Sunday, September 5, 2004

AKRON, Ohio — Sen. John Kerry blamed the just-announced increase in Medicare premiums on a “failed policy” by President Bush yesterday while campaigning in this crucial state.

The Bush administration said Friday that the monthly premiums seniors will pay for Medicare will increase $11.60, or 17 percent, next year, the largest increase in the program’s nearly 40-year history.

“Who are they going to send the bill to?” Mr. Kerry asked the crowd of several thousand filling the infield of a baseball diamond here. “Are they going to send the bill to Haliburton? Are they going to send the bill to Ken Lay and Enron? You bet they’re not. They’re going to send the bill to our senior citizens. They’re going to send the bill to all of you.”

Mark McClellan, head of the federal health insurance program for the elderly and disabled, said patients will save money overall in the long run.

“Medicare beneficiaries are saving money,” Dr. McClellan said. “They’re paying a little more in premiums, but they’re getting more savings in their out-of-pocket costs as a result.”

The Kerry campaign sprang into action, producing a television ad accusing Mr. Bush of “misleading on Medicare.”

“I believe we have a moral responsibility to honor America’s seniors,” the ad shows Mr. Bush saying during his acceptance speech at the Republican convention Thursday night. “Now seniors are getting immediate help.”

The narrator interjects: “The very next day, George Bush imposes the biggest Medicare premium increase in history while prescription drug costs still skyrocket.”

During the rally here yesterday, one Kerry supporter shouted something about Mr. Bush hating the elderly.

“This woman here just said that Bush hates seniors,” the Democratic presidential nominee responded. “Now, I don’t think he hates seniors. I really don’t. I hope the president doesn’t hate anybody.” But Mr. Kerry went on to say that whenever Mr. Bush is faced with choosing “decency” and the “broad interest of the American people,” he has always chosen “the narrow interests” of the wealthy.

“This president is taking money from Social Security in order to reward the already most rewarded in America,” he said.

The Bush campaign — also traveling in Ohio — said the higher costs are part of larger problems with rising health care costs and blamed Mr. Kerry and his running mate Sen. John Edwards — who made $39 million over 10 years as a personal injury lawyer — for not supporting lawsuit reform.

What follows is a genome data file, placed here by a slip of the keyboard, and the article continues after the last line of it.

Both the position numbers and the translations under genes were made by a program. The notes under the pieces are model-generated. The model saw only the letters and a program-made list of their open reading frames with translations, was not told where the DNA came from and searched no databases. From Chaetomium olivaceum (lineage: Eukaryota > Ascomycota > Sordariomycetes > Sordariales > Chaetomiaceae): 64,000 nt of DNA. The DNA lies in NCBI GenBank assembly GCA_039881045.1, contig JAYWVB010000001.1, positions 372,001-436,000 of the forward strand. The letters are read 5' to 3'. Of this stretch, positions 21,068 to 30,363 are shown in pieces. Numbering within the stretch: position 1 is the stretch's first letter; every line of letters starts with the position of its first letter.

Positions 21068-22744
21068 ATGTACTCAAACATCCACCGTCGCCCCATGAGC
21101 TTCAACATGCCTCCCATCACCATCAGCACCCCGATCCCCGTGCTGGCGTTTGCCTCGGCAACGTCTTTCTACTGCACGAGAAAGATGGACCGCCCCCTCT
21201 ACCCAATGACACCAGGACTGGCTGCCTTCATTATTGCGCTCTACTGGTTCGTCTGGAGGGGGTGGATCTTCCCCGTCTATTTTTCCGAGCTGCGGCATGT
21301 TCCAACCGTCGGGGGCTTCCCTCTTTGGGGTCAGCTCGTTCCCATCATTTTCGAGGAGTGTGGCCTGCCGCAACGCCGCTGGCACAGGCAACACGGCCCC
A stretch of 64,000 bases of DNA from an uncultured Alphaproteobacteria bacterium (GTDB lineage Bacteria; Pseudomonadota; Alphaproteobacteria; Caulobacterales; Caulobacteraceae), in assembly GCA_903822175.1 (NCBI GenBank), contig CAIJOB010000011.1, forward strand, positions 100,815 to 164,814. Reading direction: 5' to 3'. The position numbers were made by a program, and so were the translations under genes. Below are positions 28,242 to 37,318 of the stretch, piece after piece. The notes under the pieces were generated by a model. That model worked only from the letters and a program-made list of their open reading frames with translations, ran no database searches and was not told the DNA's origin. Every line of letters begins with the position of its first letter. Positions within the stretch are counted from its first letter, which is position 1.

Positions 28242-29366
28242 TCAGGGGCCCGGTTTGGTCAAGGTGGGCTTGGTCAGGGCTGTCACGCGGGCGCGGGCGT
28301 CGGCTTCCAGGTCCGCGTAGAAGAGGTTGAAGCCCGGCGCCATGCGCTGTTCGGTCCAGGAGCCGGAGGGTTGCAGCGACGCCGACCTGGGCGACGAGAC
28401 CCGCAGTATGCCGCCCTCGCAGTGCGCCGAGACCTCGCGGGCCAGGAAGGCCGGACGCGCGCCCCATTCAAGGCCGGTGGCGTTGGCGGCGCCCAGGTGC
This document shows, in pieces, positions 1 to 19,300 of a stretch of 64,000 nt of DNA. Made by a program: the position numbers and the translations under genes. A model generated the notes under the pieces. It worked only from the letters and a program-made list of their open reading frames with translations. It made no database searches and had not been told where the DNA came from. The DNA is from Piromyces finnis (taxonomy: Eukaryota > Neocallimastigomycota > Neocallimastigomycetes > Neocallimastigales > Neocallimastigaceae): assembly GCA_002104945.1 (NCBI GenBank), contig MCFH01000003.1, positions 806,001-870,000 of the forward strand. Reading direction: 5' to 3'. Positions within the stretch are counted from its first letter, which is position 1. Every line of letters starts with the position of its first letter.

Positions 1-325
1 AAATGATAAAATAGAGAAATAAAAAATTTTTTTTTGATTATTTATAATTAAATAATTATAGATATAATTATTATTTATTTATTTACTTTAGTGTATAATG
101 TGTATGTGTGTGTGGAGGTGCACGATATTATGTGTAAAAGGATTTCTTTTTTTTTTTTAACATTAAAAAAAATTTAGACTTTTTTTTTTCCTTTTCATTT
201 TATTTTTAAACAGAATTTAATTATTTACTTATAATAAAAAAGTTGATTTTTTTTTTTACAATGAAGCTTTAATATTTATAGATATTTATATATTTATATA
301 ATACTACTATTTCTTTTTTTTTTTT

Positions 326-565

“John Kerry’s completely opposed to fixing the system,” said Steve Schmidt with the Bush campaign. “He picks trial lawyers over doctors and patients.”

The Kerry campaign also accused Mr. Bush of trying to conceal the bad news by releasing it on a slow Friday before a major holiday weekend. They said he timed the information to come out as a hurricane bore down on Florida, when the state’s huge elderly population was preoccupied with other matters.

Dr. McClellan disputed those claims and said the administration is “getting these numbers out as soon as we can.”

Later yesterday afternoon, Mr. Kerry stopped at a farm near Edinburg for a backyard barbecue. After milling around the crowd for a few minutes, Mr. Kerry and former Ohio Sen. John Glenn stepped down the hill for some trap shooting in front of the three busloads of reporters traveling with him.

After practicing his shooting stances with several different guns in front of the cameras, the Massachusetts senator chose the 12-gauge over-and-under shotgun. After a couple of rounds, Mr. Kerry had hit four and missed six while Mr. Glenn had hit eight and missed three.

A supporter then picked up a .410-gauge shotgun and dusted four of the clay pigeons thrown for him. He offered the gun — with smoke still drifting from the barrel — to Mr. Kerry, who declined.

Late last night, Mr. Kerry’s wife, Teresa Heinz Kerry, was taken to an Iowa hospital after complaining of an upset stomach, a spokeswoman said. She was taken by ambulance from the airport, where she was departing to Pittsburgh after a campaign stop separate from Mr. Kerry.

“As a precaution, Mrs. Heinz Kerry had a series of routine tests performed and was released,” her spokeswoman Sarah Geggenheimar said. “She is feeling better and is traveling to her home in Pittsburgh tonight as planned.”

Mrs. Kerry was visiting her fourth Iowa city in two days. She had earlier stopped in Cedar Rapids, Davenport and Des Moines, talking about rising health care costs and shrinking insurance coverage.

• This story is based in part on wire services.

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